You had not seen these men together? - I did not.

Have you any reason to know whether the shove you received was accidental, or done on purpose? - If I had not lost my watch, I should not have supposed it was done on purpose.


On Monday the 30th of April, about ten at night, I was conversing with a person about two yards off, I saw the prosecutor coming across with a basket on his arm, and I saw a person that just passed me, in light coloured clothes, give him a most terrible shove amongst some fish-baskets and radishes; he was down almost, directly he recovered himself and said immediately, I am robbed, you have stolen my watch; he set down his basket, he pursued M'Cowl into Blackmore-street, and I saw the prosecutor have hold of him; I immediately left my acquaintance, and went and pursued M'Cowl, he made a blow at my head, I tripped up his heels and down with him on the curb pavement; there I kept him and called out the watch; I saw a man, as I thought, come across to my assistance, and he came up, and made a sudden stoop down, and I saw the watch taken from M'Cowl's hands, by this George Brace ; I made a catch at him, and he slipped away from him, and I called out stop thief, stop thief, that is the man that has the watch; three or four ran after him, and I saw him stopped the corner of Clare-court, about fifteen yards off; it was quite a light night, the shops were open; immediately after I left this person in charge of the watchman; I went in pursuit of the other; Mr. Johnson, at the corner, brought back Brace.

Court. You are quite sure when they brought the man back again, you knew it to be the same man that you saw stoop to M'Cowl? - The very same, and so Johnson said; I never lost sight of him; it did not take five minutes; Johnson said, he has not the watch, it is dropped, and a young man has picked it up, and a young man that was close by, who is here now, said, I have the watch; his name is Graham; I assisted Mr. Johnson to take him to the watch-house near the New Church in the Strand; for I saw he was very powerful; the constable of the night came in soon after; when I got him secured, I ran to the watch-house in Portugal-street, where the other prisoner was that I took first.

Mr. Garrow, Prisoner's Counsel. We have not seen you some time? - You may have seen me possibly; I am in a public line, I am a cutler.

Where do you live? - I keep a manufactory in Martlet's-court, Bow-street, Covent-garden.

Then your's is not a licenced house? - I do not want any licence for my house.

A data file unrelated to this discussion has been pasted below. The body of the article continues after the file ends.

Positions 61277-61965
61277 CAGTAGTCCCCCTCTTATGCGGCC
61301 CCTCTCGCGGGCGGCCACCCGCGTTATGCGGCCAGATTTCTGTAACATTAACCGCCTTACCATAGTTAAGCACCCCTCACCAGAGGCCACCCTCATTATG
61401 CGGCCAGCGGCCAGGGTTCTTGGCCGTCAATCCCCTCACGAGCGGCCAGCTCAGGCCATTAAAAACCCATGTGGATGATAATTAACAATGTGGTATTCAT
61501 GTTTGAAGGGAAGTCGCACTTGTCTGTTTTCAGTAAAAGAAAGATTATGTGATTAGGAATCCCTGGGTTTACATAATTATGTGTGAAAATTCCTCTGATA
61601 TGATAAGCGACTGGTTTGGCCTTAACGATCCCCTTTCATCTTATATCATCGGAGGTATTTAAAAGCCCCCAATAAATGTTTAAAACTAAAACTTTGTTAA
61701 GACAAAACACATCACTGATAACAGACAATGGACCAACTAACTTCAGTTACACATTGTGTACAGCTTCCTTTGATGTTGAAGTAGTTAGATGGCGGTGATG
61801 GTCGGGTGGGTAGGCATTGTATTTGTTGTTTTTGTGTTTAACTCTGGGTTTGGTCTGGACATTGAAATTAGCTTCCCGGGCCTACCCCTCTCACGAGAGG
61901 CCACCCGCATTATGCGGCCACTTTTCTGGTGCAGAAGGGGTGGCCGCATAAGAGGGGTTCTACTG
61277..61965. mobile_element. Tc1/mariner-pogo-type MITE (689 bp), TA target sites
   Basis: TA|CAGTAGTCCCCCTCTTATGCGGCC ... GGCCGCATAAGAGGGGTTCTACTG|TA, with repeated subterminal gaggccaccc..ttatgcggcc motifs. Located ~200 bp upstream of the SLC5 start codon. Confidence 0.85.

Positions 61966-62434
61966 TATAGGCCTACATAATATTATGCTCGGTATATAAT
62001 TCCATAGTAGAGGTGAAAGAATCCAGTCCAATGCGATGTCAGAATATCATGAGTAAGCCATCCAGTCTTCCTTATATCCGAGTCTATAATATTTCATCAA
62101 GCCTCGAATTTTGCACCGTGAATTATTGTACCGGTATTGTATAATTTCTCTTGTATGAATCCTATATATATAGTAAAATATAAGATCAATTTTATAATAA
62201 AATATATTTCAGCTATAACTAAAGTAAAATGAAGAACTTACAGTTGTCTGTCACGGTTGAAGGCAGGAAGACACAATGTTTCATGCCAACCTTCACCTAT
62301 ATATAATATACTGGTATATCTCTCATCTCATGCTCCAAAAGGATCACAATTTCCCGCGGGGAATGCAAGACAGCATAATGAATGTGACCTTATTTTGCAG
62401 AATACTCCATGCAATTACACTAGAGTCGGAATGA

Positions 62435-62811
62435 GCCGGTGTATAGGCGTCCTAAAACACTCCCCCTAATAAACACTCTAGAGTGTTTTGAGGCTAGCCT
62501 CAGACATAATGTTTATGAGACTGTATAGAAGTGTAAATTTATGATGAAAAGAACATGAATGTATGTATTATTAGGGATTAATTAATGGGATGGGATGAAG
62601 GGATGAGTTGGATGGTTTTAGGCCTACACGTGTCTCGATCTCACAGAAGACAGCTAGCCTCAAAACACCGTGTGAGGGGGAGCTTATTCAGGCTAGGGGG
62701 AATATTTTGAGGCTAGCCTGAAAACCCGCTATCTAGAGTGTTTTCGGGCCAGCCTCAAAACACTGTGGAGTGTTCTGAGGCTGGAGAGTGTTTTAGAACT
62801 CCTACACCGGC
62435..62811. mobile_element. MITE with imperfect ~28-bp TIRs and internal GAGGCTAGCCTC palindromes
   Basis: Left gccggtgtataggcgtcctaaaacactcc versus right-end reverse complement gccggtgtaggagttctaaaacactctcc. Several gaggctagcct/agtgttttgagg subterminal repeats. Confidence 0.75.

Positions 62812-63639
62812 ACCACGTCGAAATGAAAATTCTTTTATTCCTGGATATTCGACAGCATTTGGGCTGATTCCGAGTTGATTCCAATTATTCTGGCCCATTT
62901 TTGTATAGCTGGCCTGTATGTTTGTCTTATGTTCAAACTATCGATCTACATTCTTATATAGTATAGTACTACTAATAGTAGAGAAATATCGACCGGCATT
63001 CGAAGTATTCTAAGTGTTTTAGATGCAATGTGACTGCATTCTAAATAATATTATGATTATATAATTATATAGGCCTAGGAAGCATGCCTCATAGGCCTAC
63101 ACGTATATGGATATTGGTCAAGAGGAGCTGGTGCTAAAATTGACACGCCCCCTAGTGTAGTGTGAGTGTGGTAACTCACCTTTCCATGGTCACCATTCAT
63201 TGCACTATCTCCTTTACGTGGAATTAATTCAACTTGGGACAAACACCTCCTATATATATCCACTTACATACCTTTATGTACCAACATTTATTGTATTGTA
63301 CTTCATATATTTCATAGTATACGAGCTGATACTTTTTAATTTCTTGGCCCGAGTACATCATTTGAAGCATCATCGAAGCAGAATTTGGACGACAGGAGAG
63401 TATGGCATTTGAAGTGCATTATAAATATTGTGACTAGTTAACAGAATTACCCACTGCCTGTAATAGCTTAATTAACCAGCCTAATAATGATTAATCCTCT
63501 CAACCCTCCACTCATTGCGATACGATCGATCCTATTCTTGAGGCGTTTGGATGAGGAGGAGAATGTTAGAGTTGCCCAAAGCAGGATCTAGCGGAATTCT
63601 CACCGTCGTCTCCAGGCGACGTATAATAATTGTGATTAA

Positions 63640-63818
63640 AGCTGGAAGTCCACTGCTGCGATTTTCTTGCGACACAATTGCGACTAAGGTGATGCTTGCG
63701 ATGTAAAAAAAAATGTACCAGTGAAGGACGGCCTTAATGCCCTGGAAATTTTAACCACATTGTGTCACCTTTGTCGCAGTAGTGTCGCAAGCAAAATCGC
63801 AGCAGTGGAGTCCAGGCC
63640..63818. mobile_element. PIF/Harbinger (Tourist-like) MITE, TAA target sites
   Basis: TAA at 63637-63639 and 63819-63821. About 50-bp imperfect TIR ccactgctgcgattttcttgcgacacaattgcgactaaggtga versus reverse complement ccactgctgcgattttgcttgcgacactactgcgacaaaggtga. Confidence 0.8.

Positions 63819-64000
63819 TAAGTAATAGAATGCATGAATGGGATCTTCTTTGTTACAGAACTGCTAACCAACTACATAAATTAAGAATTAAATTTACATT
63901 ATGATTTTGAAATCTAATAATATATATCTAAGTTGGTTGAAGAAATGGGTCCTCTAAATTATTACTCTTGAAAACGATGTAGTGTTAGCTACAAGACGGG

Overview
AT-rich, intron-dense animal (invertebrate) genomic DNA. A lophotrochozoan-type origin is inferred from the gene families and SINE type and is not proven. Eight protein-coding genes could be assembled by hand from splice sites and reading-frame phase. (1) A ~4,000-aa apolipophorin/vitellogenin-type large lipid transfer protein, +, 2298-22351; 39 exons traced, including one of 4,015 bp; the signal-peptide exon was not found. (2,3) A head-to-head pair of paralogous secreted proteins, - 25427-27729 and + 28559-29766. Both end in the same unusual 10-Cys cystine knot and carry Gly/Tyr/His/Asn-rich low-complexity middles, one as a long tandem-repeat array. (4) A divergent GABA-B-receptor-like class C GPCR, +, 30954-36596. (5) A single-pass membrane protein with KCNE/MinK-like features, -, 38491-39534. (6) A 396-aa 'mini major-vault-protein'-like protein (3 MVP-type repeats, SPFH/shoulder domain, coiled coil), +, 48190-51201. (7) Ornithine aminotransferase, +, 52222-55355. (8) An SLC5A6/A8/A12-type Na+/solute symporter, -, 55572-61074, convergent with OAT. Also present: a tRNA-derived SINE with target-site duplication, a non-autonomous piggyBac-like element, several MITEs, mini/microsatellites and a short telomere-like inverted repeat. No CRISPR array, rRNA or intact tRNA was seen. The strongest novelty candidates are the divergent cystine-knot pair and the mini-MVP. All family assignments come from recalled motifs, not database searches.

No, it is only licentious? - Martlet's-court never was known for any harm here.

Why it is what they call a case? - No, Sir, I deny the words.

Oh you know what I mean? - Yes, Sir.

Perhaps the Jury may not; you mean it is not a notorious common bawdy-house? - Do you know any body that can prove it such; I have never any more than two lodgers in my house; I have a manufactory there.

Yes, so I understand; lodgings for single men, sometimes single women, and men and their wives; what is the stock at present? - I have but one person in my lodgings at present.

A woman? - Yes.

Sometimes single, and sometimes married? - That I do not enquire about; I never trouble myself about that, while there is no scandal attending it.

How long has the other lady been gone? - What other lady? I believe about a fortnight.

Be so good to tell her name? - One's name is Philips; the other's name is Smith, that has left it.

I do not wonder that you look about you, there are gentlemen that know you? I have my beer from the Brown Bear .

You spend a good deal of your time at the Brown Bear ? - No, very little; I believe I do not go to sit in a public house once in a month, very seldom.

Did you ever sit down there? - These gentlemen know me for no harm at all.

You said he gave this prosecutor a terrible shove? - I said a bit of a shove, or a bit of a posh.

Then you did not say a blow? - No, I said a terrible push; it was such a push that it set him almost down; I dare say he felt it, and I dare say he has told you so.

Next to hearing who you are, and who your lodgers are, let us a little into your studies; you study the sessions paper a good deal? - I never read them, that is idle pence that I never throw away.

You take it all by hearsay? - I never trouble my head; I never was here but once, and that was on account of the election; I was subpoened when Mr. Sheridan was here.

You was a witness on that occasion? - Yes.

Did you come on the part of the prosecution? - I was subpoened by Mr. Sheridan.

Since that, it is a common thing when men come here once, they are fond of it? - I hope never to have the trouble again; but still if I found any individual served in that manner, it certainly is my duty to take his part.